Job stress can lead to a variety of health problems such as cardiovascular disease, musculoskeletal disorders, psychological disorders and workplace injuries. Stress not only affects individual workers’ health, but it also can create a domino effect on colleagues who have to fill in for absent co-workers for long periods of time. According to the Bureau of Labor Statistics, workers who must take time off work because of stress, anxiety or related disorders generally are off the job for about 20 days.
 
Because some employees may not be comfortable speaking with their employers about stress, managers should watch for early warning signs such as complaints about headaches or sleep disturbances. Other indicators include difficulty in concentrating, short tempers or low morale.

Signs that job stress may be a widespread issue within a company are health and job complaints among several workers, general low morale and high employee turnover.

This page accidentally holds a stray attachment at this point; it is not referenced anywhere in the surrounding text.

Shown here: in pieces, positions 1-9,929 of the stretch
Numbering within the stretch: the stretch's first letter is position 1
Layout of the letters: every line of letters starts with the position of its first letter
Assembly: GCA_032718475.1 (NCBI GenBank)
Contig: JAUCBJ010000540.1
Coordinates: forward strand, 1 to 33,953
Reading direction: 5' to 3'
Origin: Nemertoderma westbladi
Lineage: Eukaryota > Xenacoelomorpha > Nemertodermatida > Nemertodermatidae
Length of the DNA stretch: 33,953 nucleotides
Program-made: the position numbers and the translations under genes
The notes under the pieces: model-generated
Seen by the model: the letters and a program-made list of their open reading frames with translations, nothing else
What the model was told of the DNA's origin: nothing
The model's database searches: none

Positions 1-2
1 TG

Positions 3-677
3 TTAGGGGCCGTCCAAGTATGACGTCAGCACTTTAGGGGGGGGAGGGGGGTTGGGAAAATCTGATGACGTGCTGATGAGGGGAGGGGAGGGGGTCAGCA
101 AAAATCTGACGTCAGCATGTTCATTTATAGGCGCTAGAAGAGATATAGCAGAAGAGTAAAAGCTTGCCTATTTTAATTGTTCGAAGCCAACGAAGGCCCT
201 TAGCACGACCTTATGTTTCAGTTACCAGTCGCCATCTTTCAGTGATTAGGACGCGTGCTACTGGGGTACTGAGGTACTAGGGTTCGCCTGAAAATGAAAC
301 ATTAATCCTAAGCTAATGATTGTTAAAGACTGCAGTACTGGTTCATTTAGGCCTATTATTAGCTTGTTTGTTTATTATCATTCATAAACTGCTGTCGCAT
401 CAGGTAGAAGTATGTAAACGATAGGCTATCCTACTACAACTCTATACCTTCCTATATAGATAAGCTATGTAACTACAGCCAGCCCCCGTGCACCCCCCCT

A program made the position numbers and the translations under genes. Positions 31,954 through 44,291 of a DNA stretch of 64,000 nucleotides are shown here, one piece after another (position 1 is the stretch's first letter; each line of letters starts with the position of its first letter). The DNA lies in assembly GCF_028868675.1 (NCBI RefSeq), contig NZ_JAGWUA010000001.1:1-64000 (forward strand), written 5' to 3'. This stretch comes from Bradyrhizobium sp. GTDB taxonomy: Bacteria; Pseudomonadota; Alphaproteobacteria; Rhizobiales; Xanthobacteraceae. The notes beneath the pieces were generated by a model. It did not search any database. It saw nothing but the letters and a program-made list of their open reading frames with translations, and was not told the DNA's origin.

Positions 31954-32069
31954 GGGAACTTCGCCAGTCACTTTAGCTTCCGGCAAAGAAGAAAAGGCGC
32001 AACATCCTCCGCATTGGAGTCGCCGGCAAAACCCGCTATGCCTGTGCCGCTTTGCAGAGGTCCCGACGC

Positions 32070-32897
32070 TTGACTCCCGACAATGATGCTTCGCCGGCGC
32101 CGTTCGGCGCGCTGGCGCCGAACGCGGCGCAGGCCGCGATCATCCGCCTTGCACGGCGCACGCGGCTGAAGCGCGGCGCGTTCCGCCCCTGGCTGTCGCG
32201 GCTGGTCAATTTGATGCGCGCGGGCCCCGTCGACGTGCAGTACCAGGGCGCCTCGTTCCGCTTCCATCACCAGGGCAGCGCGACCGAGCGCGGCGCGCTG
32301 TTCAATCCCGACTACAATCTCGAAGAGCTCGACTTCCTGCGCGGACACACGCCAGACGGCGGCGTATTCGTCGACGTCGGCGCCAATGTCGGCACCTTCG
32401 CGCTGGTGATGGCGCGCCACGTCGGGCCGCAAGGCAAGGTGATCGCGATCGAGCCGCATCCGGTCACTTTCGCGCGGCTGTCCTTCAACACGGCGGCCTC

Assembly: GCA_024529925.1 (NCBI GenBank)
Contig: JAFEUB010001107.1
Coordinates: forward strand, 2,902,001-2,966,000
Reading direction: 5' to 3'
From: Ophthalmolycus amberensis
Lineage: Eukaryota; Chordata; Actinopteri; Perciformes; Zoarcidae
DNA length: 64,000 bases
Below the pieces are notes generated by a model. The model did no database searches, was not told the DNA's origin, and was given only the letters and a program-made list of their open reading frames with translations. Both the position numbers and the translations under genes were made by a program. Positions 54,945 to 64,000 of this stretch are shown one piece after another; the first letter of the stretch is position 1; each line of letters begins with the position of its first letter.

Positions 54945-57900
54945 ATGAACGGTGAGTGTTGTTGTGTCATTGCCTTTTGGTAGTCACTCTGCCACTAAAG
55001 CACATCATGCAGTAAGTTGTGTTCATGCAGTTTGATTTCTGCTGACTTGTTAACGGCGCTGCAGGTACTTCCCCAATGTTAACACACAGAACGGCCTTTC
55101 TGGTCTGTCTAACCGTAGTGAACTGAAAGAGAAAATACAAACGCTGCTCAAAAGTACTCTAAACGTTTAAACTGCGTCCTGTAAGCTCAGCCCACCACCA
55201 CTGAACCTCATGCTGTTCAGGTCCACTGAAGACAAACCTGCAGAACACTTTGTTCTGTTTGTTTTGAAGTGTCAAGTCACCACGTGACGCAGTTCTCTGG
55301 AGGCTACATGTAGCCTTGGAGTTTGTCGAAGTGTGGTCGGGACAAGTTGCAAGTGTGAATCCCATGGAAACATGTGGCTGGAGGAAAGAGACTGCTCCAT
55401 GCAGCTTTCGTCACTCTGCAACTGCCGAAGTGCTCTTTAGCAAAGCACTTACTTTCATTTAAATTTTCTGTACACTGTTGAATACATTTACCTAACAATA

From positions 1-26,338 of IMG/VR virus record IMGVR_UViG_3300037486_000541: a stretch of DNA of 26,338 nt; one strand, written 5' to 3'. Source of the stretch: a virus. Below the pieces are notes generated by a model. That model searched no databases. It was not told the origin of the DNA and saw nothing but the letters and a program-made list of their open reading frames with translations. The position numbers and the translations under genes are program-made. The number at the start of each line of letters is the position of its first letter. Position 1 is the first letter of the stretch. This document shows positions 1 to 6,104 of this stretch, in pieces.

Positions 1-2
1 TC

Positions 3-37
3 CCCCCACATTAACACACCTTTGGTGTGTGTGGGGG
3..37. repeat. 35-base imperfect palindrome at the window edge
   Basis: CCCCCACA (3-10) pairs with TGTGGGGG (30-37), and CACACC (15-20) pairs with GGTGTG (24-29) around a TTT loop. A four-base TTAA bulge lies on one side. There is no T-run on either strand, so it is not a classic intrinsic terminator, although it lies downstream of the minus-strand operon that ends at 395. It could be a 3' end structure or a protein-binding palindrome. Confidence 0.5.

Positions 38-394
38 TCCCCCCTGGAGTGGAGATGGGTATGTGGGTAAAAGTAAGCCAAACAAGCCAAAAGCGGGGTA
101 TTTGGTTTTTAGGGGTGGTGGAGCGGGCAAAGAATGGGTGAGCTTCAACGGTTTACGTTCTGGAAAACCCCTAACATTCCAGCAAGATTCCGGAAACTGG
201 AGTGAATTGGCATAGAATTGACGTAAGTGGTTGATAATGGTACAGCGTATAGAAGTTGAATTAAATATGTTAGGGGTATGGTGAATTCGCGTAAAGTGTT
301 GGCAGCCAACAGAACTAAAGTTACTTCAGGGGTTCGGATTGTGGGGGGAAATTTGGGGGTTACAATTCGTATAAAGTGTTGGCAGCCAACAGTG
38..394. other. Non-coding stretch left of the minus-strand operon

Ways to Combat On-the-Job Stress

To help employees cope with stress before it affects their health or performance, business owners can:

  • Ensure that workloads are in line with workers' capabilities and resources.
  • Design jobs that provide meaning, stimulation and opportunities for workers to use their skills.
  • Clearly define workers' roles and responsibilities.
  • Give workers opportunities to participate in decisions and actions affecting their jobs.
  • Improve communications to reduce uncertainty about career development and future employment prospects.